• The thing to the proper of a parameter within the angled brackets tells you the info type the parameter is expecting.
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While you ought to learn to read the assistance file syntax, if you’re ever unsure of a few particular parameters, append –Full to the top of your get help command and scroll right down to the parameters section, where it’ll tell you a touch more about each parameter.

Get-Help –Name Update-Help –Full

The last item you would like to understand about the assistance system is how to use it to get commands, which is very easy. You see, the PowerShell accepts wildcards almost anywhere, so using them alongside the Get-Help command allows you to discover commands. For instance, I’m trying to find commands that affect Windows Services:

Get-Help –Name *service*

Sure, all of this information won’t be handy of the bat, but trust me, take the time and find out how to use the assistance system. It comes in handy all the time, even to advanced scripters who are doing this for years.

Security

This wouldn’t be a correct introduction without mentioning security. the most important worry for the PowerShell team is that PowerShell becomes the newest and greatest attack point for script kiddies. They need to put a couple of security measures in situ to make sure that this doesn’t happen, so let’s glance at them.

The most basic sort of protection comes from the fact that the PS1 file extension (the extension wont to denote a PowerShell script) isn’t registered with a PowerShell host, its registered with Notepad. Meaning if you double click on a file, it’ll open with Notepad rather than running.

Secondly, you can’t run scripts from the shell by just typing the script’s name; you’ve got to specify the complete path to the script. So if you wanted to run a script on your C drive, you’d need to type:

C:\runme.ps1

Or, if you’re already at the basis of the C drive, you’ll use the following:

.\runme.ps1

Finally, PowerShell has something called Execution Policies, which stop you from just running the unspecified script. In fact, by default, you can’t run any scripts and wish to vary your execution policy if you would like to be allowed to run them. There are 4 notable Execution Policies:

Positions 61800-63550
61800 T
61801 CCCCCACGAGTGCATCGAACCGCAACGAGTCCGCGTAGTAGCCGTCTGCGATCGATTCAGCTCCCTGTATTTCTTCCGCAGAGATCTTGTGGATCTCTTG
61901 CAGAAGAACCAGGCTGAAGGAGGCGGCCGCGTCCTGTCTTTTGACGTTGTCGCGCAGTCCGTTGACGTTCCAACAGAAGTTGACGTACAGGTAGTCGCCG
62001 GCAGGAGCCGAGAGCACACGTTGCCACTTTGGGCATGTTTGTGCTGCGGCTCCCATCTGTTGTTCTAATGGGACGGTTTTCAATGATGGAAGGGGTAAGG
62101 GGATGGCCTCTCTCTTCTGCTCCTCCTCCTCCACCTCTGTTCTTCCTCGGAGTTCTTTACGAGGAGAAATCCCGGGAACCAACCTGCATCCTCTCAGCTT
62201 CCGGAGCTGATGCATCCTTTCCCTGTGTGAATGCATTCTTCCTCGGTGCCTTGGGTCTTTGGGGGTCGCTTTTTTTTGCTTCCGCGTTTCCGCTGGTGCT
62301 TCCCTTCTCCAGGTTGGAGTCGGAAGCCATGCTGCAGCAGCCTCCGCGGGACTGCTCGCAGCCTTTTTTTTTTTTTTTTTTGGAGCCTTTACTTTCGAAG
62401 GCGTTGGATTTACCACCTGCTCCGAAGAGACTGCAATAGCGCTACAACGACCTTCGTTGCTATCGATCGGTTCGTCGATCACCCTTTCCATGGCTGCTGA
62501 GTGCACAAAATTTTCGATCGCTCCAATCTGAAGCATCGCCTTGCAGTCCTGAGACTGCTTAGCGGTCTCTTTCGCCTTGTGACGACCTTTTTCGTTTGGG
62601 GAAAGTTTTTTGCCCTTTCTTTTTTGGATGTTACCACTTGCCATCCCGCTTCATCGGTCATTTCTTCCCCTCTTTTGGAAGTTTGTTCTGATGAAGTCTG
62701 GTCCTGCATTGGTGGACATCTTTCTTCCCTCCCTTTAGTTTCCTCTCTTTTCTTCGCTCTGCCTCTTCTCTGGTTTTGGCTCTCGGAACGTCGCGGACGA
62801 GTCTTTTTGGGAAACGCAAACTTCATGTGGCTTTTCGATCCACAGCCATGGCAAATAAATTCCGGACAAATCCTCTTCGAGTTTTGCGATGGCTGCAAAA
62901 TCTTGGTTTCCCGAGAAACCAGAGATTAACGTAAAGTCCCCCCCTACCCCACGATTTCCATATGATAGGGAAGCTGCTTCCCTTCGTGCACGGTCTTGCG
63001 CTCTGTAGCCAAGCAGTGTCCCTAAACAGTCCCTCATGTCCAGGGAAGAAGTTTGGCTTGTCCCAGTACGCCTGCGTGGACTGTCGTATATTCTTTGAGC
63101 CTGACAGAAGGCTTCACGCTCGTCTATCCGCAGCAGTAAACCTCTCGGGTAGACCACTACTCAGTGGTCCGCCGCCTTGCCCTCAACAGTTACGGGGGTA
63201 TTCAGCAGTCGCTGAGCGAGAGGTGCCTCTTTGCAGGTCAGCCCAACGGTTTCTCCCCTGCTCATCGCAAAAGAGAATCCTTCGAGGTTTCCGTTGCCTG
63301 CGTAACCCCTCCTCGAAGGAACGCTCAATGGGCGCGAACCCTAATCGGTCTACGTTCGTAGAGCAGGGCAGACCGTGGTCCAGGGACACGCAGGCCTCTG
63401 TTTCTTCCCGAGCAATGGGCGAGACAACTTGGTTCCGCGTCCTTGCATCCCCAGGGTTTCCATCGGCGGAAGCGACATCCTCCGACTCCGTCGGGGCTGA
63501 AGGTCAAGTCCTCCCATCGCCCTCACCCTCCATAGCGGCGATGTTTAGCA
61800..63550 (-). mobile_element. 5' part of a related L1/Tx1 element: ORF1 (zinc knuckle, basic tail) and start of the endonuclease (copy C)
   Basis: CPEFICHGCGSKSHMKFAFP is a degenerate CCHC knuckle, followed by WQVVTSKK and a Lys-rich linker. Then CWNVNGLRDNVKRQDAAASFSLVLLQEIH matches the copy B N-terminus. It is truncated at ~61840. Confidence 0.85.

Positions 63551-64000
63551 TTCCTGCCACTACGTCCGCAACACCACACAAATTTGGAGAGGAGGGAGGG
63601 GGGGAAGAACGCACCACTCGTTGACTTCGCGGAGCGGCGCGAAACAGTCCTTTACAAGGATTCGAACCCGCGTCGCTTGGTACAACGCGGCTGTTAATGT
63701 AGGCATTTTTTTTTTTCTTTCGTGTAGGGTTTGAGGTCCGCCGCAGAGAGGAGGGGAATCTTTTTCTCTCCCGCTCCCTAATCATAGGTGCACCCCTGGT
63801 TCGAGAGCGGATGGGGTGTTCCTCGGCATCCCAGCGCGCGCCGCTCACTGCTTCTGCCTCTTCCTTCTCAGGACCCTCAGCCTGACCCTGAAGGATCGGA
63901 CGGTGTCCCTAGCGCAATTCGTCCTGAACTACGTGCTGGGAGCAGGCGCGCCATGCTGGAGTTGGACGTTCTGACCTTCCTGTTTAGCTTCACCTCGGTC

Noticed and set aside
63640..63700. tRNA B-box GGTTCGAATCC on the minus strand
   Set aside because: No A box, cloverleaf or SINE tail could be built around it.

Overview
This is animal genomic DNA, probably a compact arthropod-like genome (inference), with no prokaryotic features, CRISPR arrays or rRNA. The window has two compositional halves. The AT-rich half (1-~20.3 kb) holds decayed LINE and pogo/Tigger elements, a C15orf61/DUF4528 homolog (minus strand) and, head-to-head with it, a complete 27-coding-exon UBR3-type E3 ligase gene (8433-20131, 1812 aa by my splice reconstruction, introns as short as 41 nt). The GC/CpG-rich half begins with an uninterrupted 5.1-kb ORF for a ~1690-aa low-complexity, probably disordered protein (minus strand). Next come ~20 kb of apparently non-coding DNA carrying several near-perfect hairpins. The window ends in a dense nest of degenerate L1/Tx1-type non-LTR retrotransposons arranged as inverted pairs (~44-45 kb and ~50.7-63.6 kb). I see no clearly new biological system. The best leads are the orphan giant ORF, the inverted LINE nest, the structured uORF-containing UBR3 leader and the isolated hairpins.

• Restricted: This is often the default configuration in PowerShell. This setting means no script can run, no matter its signature. the sole thing which will be run in PowerShell with this setting is a private command.
  • AllSigned: This setting does allow scripts to run in PowerShell. The script must have an associated digital signature from a trusted publisher. There’ll be a prompt before you run the scripts from trusted publishers.
  • RemoteSigned: This setting allows scripts to be run but requires that the script and configuration files downloaded from the web have an associated digital signature from a trusted publisher. Scripts run from the local computer don’t get to be signed. In addition, there are not any prompts before running the script.
  • Unrestricted enable unsigned scripts to run, including all scripts and configuration files downloaded from the web. This may include files from Outlook and Messenger. the danger here is running scripts with no signature or security. So we recommenced that you simply never use this setting.

To see what your current Execution Policy is about to, open a PowerShell Console and type:

Get-ExecutionPolicy

For this course and most other circumstances, the RemoteSigned Policy is the best, so plow ahead and alter your policy using the subsequent.

Note: this may be got to be done from an elevated PowerShell Console.

Set-ExecutionPolicy RemoteSigned

That’s all for this point folks, see you tomorrow for a few more PowerShell fun.

Disclaimer: the right term for a PowerShell command may be a cmdlet, and from now on, we’ll use this correct terminology. It just felt more appropriate to call them commands for this introduction.

Conclusion 

I hope you found this guide useful. If you’ve got any questions or comments, don’t hesitate to use the shape below. 

User Questions:

  1. Should I delete Windows PowerShell?

Yes, you’ll uninstall Windows PowerShell if you do not use it and also can download and install it later if you feel you would like it. Microsoft Windows PowerShell may be a new command-line shell and scripting language designed for system administration and automation.

  1. Is Windows PowerShell safe?

The good news is that PowerShell is safer by default than previous scripting environments, thanks to the execution policy and signing requirements of PowerShell scripts. There’ll certainly be vulnerabilities exposed and brought the advantage of by the various ne’er-do-wells of the planet in PowerShell’s lifetime.

  1. What is malicious PowerShell?

A malicious script looks to the human eye as another common Powershell script that features a hidden intention. That intention could be extracting, deleting, or renaming files, installing extraneous programs, downloading or sending files through the web without the end-user’s consent.

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  1. Windows PowerShell Scripting Tutorial for Beginners

Windows PowerShell Scripting Tutorial for Beginners from Netwrix

  1. I want to use Powershell to automate things, but I’m unsure what

I want to use Powershell to automate things but I’m not sure what from sysadmin